SCHIEFFER: Now, you're not telling me that there's a possibility you may not run?

BUSH: Look, I hope I -- I hope I run, to be honest with you. I would like to run. But I haven't made the decision.

SCHIEFFER: Well, what would have to happen between now and then to convince you not to run?

BUSH: Who knows. Who knows. I have learned not to answer a lot of hypothetical questions.


SCHIEFFER: You're probably going to run.

BUSH: I hope so. I hope I'm a candidate in the near future.

SCHIEFFER: Let me just...

BUSH: And if I am a candidate, by the way, I'm going to have a chance to talk about my record, share my heart, and offer ideas that will give people a sense that their future might be brighter than what we have today.

SCHIEFFER: Last year, you said -- and I'm going to quote you -- anyone running for president should be prepared to -- quote -- "lose the primary to win the general election without violating your principles."

What hot-button issues would you be willing to separate yourself from, say, the right wing of your party to carry out that philosophy?

BUSH: Yes, that -- when I said that, I don't mean I'm going to go out of my way to lose the primary, because then you have no chance of winning the general.

But the simple point is, I think people are so disaffected and believe -- and so cynical about politicians and politics, they don't want to hear someone say, well, I'm for this now, and then immediately shift back to another position for the general election.

Those days, if they ever existed, are over. So, I have views that are different than some in our party. And they -- that's what we will sort out. If I'm a candidate, I will go...


BUSH: I'm not going to back down on views on immigration, for example. I think we have an immigration problem.

It's a system that's broken. The legal system is broken. We need to narrow family petitioning and expand economic immigrants. We need to enforce the law. And we can't use this -- keep having this be political issue, when we're missing the opportunity to create high growth that everybody could benefit from.

SCHIEFFER: Well, let me just ask you about that. You have said in the past that you do support a path for legal citizenship and residency for the 11 million people here in this country that are here illegally. A lot of your opponents say that's amnesty.

BUSH: Right.

SCHIEFFER: Are you -- do you still favor path to citizenship for these people?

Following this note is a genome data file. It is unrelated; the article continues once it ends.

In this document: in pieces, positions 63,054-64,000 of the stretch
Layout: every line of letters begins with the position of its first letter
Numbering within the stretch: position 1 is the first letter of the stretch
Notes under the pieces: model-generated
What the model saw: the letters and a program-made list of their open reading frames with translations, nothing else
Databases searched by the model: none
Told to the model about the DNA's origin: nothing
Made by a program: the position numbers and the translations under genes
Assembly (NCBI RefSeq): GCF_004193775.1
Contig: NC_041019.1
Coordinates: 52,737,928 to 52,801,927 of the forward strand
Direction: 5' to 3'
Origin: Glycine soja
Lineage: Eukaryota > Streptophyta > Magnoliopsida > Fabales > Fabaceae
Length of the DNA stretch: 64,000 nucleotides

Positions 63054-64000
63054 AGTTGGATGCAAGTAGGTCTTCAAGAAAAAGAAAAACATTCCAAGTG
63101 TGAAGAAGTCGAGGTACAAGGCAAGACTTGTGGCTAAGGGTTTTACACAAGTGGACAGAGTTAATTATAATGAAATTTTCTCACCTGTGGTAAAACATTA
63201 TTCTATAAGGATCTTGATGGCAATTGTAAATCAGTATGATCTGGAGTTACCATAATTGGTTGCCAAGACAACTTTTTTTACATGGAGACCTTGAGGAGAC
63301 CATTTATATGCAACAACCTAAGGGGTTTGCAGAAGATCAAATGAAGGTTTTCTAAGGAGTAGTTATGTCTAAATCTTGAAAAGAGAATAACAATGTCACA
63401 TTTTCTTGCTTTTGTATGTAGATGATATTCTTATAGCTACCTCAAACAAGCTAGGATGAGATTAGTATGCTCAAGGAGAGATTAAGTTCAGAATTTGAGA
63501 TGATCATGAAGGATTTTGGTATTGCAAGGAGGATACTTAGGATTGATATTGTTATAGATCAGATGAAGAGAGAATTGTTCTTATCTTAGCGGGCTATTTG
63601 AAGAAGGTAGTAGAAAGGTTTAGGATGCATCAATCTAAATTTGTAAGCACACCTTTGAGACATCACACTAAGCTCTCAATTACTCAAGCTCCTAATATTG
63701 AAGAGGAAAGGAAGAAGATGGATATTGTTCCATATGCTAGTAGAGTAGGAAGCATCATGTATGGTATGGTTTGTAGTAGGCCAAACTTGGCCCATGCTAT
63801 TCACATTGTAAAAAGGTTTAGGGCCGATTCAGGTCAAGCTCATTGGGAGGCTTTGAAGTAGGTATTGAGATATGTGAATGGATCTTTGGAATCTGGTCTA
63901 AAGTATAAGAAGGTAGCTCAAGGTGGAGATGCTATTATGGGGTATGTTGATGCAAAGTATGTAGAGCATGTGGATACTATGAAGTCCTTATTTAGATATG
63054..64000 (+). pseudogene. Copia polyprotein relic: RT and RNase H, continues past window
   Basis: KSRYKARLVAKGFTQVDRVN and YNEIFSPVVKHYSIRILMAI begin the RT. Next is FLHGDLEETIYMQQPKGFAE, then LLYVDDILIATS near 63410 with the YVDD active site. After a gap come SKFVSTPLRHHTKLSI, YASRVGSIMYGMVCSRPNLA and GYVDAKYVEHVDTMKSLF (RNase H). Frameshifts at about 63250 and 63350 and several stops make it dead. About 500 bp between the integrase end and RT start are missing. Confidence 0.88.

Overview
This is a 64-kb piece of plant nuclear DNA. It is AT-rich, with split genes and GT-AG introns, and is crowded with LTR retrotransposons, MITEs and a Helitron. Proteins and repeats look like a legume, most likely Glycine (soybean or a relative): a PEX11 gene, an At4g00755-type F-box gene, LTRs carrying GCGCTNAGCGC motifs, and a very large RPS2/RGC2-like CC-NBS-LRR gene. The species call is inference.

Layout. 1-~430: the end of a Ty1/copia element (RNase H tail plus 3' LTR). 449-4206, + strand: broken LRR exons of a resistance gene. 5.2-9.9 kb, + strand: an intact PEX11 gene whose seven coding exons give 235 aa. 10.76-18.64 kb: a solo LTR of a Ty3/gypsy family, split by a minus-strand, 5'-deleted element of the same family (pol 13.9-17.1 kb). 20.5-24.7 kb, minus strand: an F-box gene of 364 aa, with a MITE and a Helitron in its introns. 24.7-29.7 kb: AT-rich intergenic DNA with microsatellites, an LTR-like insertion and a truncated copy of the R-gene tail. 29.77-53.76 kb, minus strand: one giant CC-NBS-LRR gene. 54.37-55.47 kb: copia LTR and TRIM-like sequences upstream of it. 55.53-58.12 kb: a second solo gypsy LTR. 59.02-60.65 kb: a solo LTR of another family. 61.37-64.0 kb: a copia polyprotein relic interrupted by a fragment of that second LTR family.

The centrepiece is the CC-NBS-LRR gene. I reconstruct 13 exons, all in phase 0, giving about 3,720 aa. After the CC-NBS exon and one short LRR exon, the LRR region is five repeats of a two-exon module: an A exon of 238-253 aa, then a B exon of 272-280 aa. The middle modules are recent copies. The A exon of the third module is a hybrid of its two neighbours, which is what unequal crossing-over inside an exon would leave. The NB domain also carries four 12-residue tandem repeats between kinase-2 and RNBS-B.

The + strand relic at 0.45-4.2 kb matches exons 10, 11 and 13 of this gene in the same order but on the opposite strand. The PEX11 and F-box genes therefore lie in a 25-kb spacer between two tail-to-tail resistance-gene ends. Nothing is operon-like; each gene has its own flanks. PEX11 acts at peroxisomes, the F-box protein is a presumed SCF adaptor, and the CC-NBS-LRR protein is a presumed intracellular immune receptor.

BUSH: I'm for a path to legalized status, where people get a provisional work permit, where they pay taxes, pay a fine, learn English, don't commit crimes, don't receive federal government assistance, and where they earn legal status. They don't earn citizenship. They don't cut in line with people that have been patiently waiting on the outside.

That seems to be a fair system. But those that are opposed to that or call that amnesty don't have plan really to deal with the 11 million people that are here illegally.

SCHIEFFER: Well, President Obama, as you well know, has taken several executive actions on immigration. Would you overturn those actions that he took if you're elected?

BUSH: I think the Supreme Court is going to overturn them. I think it's unconstitutional. I have read the law. I have written a written a book about this. And I'm kind of all in on the immigration subject. And the simple fact is, he doesn't have the authority to do what he did. He knows that, and he's doing this for political purposes to create a wedge for Democrats to win elections, I think. And I think that's their view. So, now, going forward...


SCHIEFFER: What if the Supreme Court doesn't overturn it? Would you void those actions?

BUSH: The solution ought to be to change the law.

And that's what I would do as president of the United States. Change the law to create a different status for those so-called DREAM Act kids than other people. And if you have come here when you were a kid...

SCHIEFFER: But you could just overturn those. As the new president, you could issue another executive order.